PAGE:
Cooking Wild Recipe: Buffalo Burgers

If you love a big, juicy burger that’s loaded with flavour, this recipe is for you! When you serve one of these super-sized patties on a bun with all the traditional toppings, it’s absolutely the best burger you’ll ever sink your teeth into.

For an exceptionally juicy burger, buffalo (and other venison meat) that is ground for patty making should be at least 80 to 90 per cent lean meat with the reminder being beef fat or suet.

Since members of the venison family are naturally lean, especially buffalo which is reputed as having about 80 per cent less fat than beef, when the meat is ground it needs a little domestic animal fat to help it bind into patties. Beef fat is also tastier than game fat so even cuts that may have some natural fat content should be trimmed before grinding and the fat discarded and replaced.

If you don’t tackle the humungous chore of butchering your own buffalo, ask your butcher to grind it according to your preference for patty making using the above ratio as a general rule of thumb.

If you up the fat content too much (some home and commercial butchers add up to 30 per cent fat to ground venison meats), you’re missing out on the opportunity of eating healthier, not too mention that you’re apt to end up with a greasy burger resembling a regular ground beef patty that shrinks drastically upon cooking.

On the other hand, if you cut down the fat content any lower or eliminate it altogether, you’ll have a drier, less flavourful burger that doesn’t pay justice to your trophy.

I don’t add any fat content to ground venison meats that are used for other types of recipes such as spaghetti sauce, chili-con-carne and taco filling — as it is not needed for binding properties in such dishes and thus adding it serves no purpose. When I get a burger craving, I like to take my ground meat out of the freezer and thaw it overnight in the fridge. In the morning I mix it up with desired ingredients and form it into patties, working lightly so the heat from my hands doesn’t melt the fat, which tends to make the patties a little dense.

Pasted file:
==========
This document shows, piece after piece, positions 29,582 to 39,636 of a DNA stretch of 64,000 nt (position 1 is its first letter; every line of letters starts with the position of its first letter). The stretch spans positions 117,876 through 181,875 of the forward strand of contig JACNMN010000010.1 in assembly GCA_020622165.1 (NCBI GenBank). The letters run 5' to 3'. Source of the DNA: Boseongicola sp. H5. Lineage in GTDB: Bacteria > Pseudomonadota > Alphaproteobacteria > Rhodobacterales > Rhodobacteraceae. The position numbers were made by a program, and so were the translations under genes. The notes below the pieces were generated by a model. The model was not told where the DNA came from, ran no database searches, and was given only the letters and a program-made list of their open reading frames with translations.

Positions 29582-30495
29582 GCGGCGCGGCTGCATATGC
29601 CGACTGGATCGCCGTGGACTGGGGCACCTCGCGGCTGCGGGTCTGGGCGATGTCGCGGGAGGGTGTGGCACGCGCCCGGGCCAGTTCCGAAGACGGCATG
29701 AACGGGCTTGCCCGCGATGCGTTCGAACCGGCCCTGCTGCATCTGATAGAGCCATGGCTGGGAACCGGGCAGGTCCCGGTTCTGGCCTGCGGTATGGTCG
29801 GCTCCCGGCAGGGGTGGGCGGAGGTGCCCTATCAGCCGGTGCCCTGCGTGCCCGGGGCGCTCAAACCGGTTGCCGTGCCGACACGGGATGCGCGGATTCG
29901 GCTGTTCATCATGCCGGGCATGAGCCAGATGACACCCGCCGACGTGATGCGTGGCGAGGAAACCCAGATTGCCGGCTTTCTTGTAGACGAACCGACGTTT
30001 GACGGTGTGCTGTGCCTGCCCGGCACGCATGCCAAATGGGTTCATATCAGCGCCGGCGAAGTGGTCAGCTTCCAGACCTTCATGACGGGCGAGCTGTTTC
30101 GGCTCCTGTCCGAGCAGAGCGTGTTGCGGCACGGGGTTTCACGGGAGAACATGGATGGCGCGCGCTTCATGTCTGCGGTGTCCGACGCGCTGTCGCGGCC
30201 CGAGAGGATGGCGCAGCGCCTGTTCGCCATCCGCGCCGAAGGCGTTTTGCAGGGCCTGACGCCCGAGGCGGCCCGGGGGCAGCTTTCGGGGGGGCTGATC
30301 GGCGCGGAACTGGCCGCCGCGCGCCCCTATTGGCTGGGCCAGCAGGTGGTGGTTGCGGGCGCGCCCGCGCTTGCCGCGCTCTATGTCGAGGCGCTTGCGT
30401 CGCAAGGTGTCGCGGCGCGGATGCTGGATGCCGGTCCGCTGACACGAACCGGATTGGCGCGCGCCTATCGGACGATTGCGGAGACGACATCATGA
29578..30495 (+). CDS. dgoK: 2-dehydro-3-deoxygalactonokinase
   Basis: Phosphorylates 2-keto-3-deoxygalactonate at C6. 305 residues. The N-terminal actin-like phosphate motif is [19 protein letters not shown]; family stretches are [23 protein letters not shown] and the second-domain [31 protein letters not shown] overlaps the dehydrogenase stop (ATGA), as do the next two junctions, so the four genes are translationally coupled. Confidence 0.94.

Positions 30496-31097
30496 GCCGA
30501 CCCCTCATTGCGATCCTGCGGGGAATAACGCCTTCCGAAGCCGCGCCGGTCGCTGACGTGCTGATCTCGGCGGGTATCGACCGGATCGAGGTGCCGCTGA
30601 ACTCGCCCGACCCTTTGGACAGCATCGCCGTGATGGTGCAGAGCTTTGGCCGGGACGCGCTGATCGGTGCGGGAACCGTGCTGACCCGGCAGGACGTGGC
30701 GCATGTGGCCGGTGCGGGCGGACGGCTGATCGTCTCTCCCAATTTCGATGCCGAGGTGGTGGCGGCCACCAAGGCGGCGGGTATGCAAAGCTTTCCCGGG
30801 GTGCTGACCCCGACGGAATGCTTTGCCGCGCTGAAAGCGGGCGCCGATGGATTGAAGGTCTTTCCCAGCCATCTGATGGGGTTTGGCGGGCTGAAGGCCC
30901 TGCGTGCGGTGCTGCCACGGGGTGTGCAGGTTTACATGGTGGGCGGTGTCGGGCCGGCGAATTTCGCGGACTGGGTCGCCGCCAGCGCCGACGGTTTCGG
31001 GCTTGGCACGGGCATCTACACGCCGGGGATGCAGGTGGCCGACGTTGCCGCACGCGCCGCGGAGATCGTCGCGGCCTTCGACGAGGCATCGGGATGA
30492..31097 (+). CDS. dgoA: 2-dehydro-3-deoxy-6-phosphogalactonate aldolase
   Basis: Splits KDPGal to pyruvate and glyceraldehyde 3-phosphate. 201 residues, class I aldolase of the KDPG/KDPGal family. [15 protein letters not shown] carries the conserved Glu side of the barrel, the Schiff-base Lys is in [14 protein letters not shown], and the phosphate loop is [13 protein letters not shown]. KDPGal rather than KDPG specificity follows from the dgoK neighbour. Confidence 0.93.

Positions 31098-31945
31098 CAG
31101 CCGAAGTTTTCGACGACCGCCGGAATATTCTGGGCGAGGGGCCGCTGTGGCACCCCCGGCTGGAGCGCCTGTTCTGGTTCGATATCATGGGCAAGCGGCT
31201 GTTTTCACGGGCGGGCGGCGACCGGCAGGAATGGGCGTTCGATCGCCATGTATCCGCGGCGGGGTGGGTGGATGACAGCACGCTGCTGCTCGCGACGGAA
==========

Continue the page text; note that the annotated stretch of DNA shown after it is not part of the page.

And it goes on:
Once the burgers are formed, I cover them with plastic wrap and let stand in the fridge to mature until grilling time. This Old World method of aging the patties before cooking produces a richly flavoured burger!

If barbecuing the burgers on a charcoal grill, oil the racks lightly to prevent sticking and strive to maintain medium heat. I find that a light brush of oil helps to seal in moisture.

For a medium-rare burger, cook about five minutes per side or until internal temperature reaches 160 Fahrenheit. You can increase cooking times for a higher degree of doneness but for safety’s sake, they should not be served until proper temperature of at least 160 is reached. Do not overcook buffalo — or any venison meat for that matter as it can cause meat to dry out, become tough and lose flavour.

To pan-fry the burgers, sear them first to lock in flavour, then cook in lightly greased pan over medium setting until done to likeness.

If making these patties in the winter when the backyard barbecue is snowed under, try cooking them using your oven broiler. Lightly grease the broiling rack, and grill under 350 to 400 Fahrenheit broiler about five to eight minutes per side. For a touch of smoky outdoor flavour brush the patties with hickory or other barbecue sauce during last few minutes of broiling.


  • 2 pounds ground buffalo
  • 1 diced onion
  • 3 gloves minced garlic
  • 1 teaspoon seasoned salt or steak spice of choice
  • ¼ teaspoon ground black pepper
  • 1 teaspoon ground dried chili peppers (more or less to suit taste)
  • Pinch of fresh or dried herbs of choice
  • 2 tablespoons Worcestershire sauce
  • ¼ cup bread crumbs
  • 1 egg

Mix all ingredients with a wooden spoon. Form lightly with hands into four large (or six medium-sized patties). Place on plate, cover and refrigerate until cooking time. Serve on buns in traditional hamburger fashion with a side of fresh-cut french fries, if desired.

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